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Click here to view the embedded video.

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Google Play Store Link

Come comment on this article: PhotoMath comes to Android, uses camera to solve math equations

27
Feb
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5 Android apps you shouldn’t miss this week! – Android Apps Weekly


Welcome back to Android Apps Weekly! Here are your headlines this week:

If you want even more headlines, app releases, and app updates, then check out our newsletter. It’s curated weekly by yours truly and there’s no spam. Just the latest and greatest in Android apps and games news straight to your inbox!

Subscribe to our Android Apps Weekly newsletter!


Flynx Android apps weeklyFlynx

[Price: Free]
Flynx is a special kind of browser that opens up in floating bubbles instead of full screen like a normal browser. It was updated to version 1.0 which means it has finally left beta. The update also brought a number of new features. It’s totally free so why not check it out?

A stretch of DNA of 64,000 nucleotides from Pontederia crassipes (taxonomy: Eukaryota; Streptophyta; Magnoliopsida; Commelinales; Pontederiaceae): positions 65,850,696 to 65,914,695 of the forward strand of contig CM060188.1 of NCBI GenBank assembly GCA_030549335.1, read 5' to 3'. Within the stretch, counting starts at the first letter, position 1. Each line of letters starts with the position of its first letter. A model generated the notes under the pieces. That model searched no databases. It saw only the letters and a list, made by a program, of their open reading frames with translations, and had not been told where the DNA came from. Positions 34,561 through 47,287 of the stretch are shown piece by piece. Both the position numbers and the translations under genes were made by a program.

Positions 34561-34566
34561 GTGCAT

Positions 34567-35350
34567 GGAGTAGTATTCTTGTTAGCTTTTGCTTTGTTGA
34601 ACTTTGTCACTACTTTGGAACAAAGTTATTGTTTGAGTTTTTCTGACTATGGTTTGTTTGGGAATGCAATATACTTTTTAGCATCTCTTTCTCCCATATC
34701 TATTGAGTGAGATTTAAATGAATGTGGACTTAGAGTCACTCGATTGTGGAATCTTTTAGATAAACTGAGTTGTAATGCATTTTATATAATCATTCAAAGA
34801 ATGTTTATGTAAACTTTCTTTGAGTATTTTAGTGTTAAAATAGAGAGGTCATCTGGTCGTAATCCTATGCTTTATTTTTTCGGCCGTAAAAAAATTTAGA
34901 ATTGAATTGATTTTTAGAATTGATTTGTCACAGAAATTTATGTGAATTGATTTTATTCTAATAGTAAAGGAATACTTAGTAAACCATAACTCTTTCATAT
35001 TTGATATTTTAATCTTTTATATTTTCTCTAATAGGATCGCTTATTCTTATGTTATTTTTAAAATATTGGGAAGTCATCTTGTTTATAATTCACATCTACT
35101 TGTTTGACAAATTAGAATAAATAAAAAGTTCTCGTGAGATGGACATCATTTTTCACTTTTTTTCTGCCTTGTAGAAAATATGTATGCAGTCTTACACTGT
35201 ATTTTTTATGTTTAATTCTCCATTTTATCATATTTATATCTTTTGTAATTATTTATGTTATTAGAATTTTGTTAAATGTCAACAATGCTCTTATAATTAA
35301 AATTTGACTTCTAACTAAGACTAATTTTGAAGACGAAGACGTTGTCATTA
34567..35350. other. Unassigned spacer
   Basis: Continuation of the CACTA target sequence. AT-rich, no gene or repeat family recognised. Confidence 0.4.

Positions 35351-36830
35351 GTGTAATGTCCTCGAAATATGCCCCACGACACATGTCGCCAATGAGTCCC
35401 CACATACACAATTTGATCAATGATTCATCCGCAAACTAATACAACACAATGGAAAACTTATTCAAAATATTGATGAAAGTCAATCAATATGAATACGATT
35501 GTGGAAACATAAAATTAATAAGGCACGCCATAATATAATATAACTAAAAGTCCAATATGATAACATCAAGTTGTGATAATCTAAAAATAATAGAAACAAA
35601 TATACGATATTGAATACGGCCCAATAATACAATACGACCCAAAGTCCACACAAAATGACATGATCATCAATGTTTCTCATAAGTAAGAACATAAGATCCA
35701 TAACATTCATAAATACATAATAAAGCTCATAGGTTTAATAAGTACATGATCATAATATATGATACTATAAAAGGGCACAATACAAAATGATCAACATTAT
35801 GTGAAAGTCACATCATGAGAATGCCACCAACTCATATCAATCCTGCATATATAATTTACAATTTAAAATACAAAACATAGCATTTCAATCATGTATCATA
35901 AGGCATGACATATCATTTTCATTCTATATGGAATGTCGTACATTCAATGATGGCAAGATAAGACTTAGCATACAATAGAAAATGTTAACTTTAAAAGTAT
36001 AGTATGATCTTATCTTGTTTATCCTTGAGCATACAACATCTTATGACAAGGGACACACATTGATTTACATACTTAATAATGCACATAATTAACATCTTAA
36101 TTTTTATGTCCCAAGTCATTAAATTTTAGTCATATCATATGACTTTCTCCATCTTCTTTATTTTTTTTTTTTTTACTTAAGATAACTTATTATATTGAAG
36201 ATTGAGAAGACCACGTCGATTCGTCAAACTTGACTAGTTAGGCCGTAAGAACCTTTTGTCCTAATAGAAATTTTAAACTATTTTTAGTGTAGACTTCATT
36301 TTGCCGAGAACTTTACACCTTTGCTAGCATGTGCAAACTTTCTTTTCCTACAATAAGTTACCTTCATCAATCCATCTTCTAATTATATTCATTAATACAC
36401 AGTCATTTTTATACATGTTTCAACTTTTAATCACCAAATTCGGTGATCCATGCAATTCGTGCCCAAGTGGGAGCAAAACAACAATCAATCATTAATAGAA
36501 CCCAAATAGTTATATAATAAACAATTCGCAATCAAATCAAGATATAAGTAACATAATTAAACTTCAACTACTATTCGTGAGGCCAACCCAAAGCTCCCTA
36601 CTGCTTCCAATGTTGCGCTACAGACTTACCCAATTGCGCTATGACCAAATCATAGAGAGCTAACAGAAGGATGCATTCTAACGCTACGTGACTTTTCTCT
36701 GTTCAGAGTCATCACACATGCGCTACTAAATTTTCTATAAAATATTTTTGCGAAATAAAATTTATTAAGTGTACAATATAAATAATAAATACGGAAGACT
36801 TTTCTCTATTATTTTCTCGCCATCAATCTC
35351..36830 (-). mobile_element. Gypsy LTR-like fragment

Get it on Google Play


almightree android apps weeklyAlmightree: The Last Dreamer

[Price: $1.99]
Almightree is a 3D puzzle platformer where you play as an adventurer to who must bring balance to a crumbling world. It brings with it decent graphics, a fun story, and surprisingly good game music. It’s $1.99 but there are also no in app purchases.
Get it on Google Play


soundhud best new android appsSoundHUD

[Price: Free with in app purchases]
SoundHUD is a new app that helps you control your volume and does so without root. Using this, you can put your Lollipop device into actual silent mode if you want and there are a range of other features such as the ability to only adjust media volume on tablets. It’s free to use with in app purchases.
Get it on Google Play
soundhud best new android apps


best new android apps heavenstrike rivalsHeavenstrike Rivals

[Price: Free with in app purchases]
Heavenstrike Rivals is a new tactical RPG out of Square Enix. It has some pretty decent graphics and similar battle mechanics to old classics like Final Fantasy Tactics. Not exactly the same, but similar. It’s free with in app purchases and it’s worth a shot if you’re a strategy RPG fan.
Get it on Google Play


youtube kids best android appsYouTube Kids

[Price: Free]
YouTube Kids was released this last by Google to generally positive reviews. It is a YouTube app that is geared specifically at kids and contains playlists with entertaining and educational content for kids. It’s an app that all parents should at least try out and it is totally free.